Inflation, Dollar, Other Pressures Add Up to Debt Distress
Sovereign debt restructurings are urgently needed, the IMF says; a UN agency sees many developing countries edging toward default
Friday, October 21, 2022
By Jeffrey Kutler
From interest and exchange rates to rising inflation and fears of recession, the International Monetary Fund’s latest World Economic Outlook delineates all-too-familiar pain points for households, businesses, financial and commodity markets and governments. They are compounded by continuing repercussions from COVID-19, the war in Ukraine, a slowdown in China, and “countries accounting for about one-third of the global economy poised to contract this year or next,” IMF economic counsellor Pierre-Olivier Gourinchas said in annotating the fund’s bearish global growth forecast.
“Overall, this year’s shocks will re-open economic wounds that were only partially healed post-pandemic,” Gourinchas warned on October 11. “In short, the worst is yet to come and, for many people, 2023 will feel like a recession.”
The IMF has continually voiced concern about disparate impacts and “global fragmentation,” as economic shocks disproportionately burden lower-income countries, with financial and geopolitical implications that the rest of the world ignores at its peril.
Indicating that “poverty and inequality are increasing,” IMF First Deputy Managing Director Gita Gopinath said in a June speech, “The pandemic is estimated to have pushed an additional 75 million people into extreme poverty in 2021, relative to pre-pandemic trends,” subsequently exacerbated by the Ukraine conflict. “We are already seeing how higher food prices and constraints on food supply are resulting in increased food insecurity, especially in the Middle East and Africa, where food accounts for 40% of consumers’ spending.”
Dollars and Debt
Simmering beneath headline indicators like price inflation and GDP are debt and default risks, particularly affecting emerging market and developing economies (EMDEs). Considering the significant appreciation this year in the value of the U.S. dollar, and that 90% of emerging market debt is dollar-denominated, “as the global economy is headed for stormy waters, now is the time for emerging market policymakers to batten down the hatches,” said Gourinchas, quoting from the IMF’s October report. “Too many low-income countries are in or near debt distress.”
Global government debt is projected to be 91% of GDP in 2022, 7.5 percentage points above pre-pandemic levels, despite a recent reduction in the ratio for many countries. Gopinath noted in a seminar on October 11, during the week of the IMF-World Bank Annual Meetings, that about 60% of low-income countries and 25% of emerging markets are in, or at high risk of, debt distress. Six sovereigns have defaulted this year.
In periods of turmoil, investors’ seeking safe havens such as U.S. Treasuries could push the dollar – and debt and other costs – even higher.
Domestic inflation has complicated monetary policy “especially in low-income countries, where food accounts for half of total consumption, and has raised concerns about food security and social unrest,” the IMF report says. “Moreover, food-importing countries have seen deteriorations in their balance of payments and fiscal balances, which typically occur when social protection increases in response to higher food prices.”
“Progress toward orderly debt restructurings through the Group of 20’s Common Framework for the most affected is urgently needed to avert a wave of sovereign debt crisis,” Gourinchas wrote. “Time may soon run out.”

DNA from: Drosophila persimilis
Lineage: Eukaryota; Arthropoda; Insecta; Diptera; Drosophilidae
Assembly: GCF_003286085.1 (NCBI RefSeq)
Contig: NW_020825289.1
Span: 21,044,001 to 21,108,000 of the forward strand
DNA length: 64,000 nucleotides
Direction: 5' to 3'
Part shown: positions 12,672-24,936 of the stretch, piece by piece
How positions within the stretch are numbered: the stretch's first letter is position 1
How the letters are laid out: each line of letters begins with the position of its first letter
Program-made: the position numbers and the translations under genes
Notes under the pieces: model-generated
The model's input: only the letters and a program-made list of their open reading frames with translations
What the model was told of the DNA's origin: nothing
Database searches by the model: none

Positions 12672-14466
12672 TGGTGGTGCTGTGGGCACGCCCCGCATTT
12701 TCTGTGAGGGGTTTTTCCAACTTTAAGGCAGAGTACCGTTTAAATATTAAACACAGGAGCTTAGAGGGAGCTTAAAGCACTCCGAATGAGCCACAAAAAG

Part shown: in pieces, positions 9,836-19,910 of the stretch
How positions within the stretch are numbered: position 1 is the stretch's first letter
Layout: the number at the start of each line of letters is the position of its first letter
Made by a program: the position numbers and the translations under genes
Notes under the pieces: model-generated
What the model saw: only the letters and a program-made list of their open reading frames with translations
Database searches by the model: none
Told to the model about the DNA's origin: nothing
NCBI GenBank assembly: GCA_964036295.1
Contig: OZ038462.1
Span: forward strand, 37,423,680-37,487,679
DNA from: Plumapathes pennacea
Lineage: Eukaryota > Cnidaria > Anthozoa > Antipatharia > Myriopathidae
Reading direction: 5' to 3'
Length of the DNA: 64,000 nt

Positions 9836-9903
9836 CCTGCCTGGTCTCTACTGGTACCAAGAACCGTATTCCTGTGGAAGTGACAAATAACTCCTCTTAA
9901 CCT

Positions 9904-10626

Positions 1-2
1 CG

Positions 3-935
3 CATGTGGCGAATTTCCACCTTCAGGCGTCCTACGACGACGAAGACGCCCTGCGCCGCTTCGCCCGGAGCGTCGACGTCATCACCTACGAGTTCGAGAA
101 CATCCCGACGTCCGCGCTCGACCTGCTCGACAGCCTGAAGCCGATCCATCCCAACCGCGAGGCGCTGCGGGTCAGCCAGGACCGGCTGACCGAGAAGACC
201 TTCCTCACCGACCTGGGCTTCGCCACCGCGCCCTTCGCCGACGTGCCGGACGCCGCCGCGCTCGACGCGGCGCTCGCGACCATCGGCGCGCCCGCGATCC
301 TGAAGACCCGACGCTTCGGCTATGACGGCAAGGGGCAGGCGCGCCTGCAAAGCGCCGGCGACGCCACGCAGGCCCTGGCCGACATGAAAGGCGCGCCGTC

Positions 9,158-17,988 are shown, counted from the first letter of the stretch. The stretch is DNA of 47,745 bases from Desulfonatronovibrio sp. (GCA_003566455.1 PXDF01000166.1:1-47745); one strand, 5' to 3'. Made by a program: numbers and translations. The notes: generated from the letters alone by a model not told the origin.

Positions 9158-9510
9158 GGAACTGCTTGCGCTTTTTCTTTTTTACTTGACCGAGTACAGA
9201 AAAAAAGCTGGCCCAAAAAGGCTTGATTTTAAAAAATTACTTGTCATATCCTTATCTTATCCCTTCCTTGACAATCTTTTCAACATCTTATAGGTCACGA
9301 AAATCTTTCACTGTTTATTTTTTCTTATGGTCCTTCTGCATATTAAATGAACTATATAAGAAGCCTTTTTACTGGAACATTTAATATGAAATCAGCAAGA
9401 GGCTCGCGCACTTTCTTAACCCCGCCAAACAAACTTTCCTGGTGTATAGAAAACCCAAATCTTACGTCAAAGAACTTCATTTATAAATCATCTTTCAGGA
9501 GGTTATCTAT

Spreads and Sustainability
An indicator of debt distress in lower- and middle-income economies, in light of the strong U.S. dollar amid tightening financial conditions, is yield spreads – the difference between countries’ dollar- or euro-denominated government bond yield and U.S. or German government bond yields. “In sub-Saharan Africa, yield spreads for more than two-thirds of sovereign bonds breached the 700 basis point level in August 2022, significantly more than a year ago,” the IMF says. “In eastern and central Europe, the effects of the war in Ukraine have exacerbated the shifting global risk appetite.”
While some larger emerging-market economies are well positioned, according to the IMF, “if sovereign spreads increase further, or even just remain at current levels for a prolonged period, debt sustainability may be at risk for many vulnerable [EMDEs], particularly those hit hardest by energy and food price shocks.”
Source: IMF World Economic Outlook Report. Groups are classified based on sovereign spread data as of September 9, 2022. Distressed group economies have spreads greater than 1,000 basis points, the stressed group 700 to 1,000 basis points.
Released along with the World Economic Outlook was the Global Financial Stability Report, including an analysis of central bank policy responses to “high inflation, the risks of a disorderly tightening of financial conditions, and debt distress among emerging and frontier markets.”
“Financial asset prices have fallen as monetary policy has tightened, the economic outlook has deteriorated, recession fears have grown, borrowing in hard currency has become more expensive, and stress in some nonbank financial institutions has accelerated,” Tobias Adrian, financial counsellor and director of the IMF’s Monetary and Capital Markets Department, said in an accompanying blog. “Bond yields are rising broadly across credit ratings, with borrowing costs for many countries and companies already rising to the highest levels in a decade or more.”
He noted that emerging and frontier market bond issuance in U.S. dollars and other major currencies is at its weakest pace since 2015. “Without improved access to foreign funding,” Adrian wrote, “many frontier market issuers will have to seek alternative sources and/or debt re-profiling and restructurings.”
Although the global banking sector has been bolstered by high capital levels and liquidity buffers, an IMF Global Bank Stress Test suggests the buffers “may not be enough for some banks. In the event a sharp tightening of financial conditions causes a global recession next year amid high inflation, 29% of emerging-market banks (by assets) would breach capital requirements. Most banks in advanced economies would fare much better.”